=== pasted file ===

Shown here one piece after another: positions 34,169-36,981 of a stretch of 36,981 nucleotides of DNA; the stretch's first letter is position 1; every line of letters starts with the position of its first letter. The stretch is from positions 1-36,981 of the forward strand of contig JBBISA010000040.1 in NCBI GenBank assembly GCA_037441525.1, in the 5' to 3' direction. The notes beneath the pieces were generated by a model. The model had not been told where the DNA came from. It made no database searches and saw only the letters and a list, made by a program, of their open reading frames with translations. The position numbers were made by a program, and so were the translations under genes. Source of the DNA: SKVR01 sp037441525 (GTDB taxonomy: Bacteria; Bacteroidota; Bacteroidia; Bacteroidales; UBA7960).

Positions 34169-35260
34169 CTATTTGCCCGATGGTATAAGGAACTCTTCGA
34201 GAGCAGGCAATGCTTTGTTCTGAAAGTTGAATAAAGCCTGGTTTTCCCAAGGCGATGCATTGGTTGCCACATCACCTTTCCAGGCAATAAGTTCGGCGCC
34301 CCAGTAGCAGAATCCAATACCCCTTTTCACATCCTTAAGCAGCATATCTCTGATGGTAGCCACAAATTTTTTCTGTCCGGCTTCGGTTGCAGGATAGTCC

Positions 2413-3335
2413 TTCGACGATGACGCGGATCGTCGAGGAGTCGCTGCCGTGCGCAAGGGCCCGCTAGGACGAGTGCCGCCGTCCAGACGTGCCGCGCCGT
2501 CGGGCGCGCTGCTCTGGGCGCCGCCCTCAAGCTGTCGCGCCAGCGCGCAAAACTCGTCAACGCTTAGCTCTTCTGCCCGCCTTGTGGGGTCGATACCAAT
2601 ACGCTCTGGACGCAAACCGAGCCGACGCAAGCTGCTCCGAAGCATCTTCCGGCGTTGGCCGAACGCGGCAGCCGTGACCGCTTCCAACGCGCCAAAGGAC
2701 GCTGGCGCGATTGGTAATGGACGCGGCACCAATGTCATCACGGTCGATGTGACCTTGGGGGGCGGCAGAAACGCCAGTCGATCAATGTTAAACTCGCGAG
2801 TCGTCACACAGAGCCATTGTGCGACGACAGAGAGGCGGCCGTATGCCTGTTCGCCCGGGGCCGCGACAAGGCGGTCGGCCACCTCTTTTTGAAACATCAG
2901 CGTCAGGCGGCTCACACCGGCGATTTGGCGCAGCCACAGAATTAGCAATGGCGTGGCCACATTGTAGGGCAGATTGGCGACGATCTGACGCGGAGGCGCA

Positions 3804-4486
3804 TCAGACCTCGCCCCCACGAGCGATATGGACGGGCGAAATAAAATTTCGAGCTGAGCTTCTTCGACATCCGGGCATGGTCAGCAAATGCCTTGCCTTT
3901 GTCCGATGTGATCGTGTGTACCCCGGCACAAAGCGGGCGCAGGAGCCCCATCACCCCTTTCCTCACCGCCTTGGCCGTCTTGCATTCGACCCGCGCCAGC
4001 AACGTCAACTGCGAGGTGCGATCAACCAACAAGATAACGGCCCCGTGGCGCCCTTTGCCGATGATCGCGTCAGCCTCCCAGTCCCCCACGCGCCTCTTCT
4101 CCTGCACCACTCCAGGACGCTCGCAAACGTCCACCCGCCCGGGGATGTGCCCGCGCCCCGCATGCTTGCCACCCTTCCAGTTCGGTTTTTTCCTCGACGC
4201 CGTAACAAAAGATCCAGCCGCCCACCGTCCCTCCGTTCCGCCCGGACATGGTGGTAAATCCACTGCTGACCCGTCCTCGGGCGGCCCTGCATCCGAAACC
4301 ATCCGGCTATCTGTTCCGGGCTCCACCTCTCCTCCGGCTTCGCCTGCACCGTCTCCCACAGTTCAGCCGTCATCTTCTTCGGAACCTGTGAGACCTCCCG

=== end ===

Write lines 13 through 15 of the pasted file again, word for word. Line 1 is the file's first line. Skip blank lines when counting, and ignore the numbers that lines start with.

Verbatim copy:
Positions 3804-4486
3804 TCAGACCTCGCCCCCACGAGCGATATGGACGGGCGAAATAAAATTTCGAGCTGAGCTTCTTCGACATCCGGGCATGGTCAGCAAATGCCTTGCCTTT
3901 GTCCGATGTGATCGTGTGTACCCCGGCACAAAGCGGGCGCAGGAGCCCCATCACCCCTTTCCTCACCGCCTTGGCCGTCTTGCATTCGACCCGCGCCAGC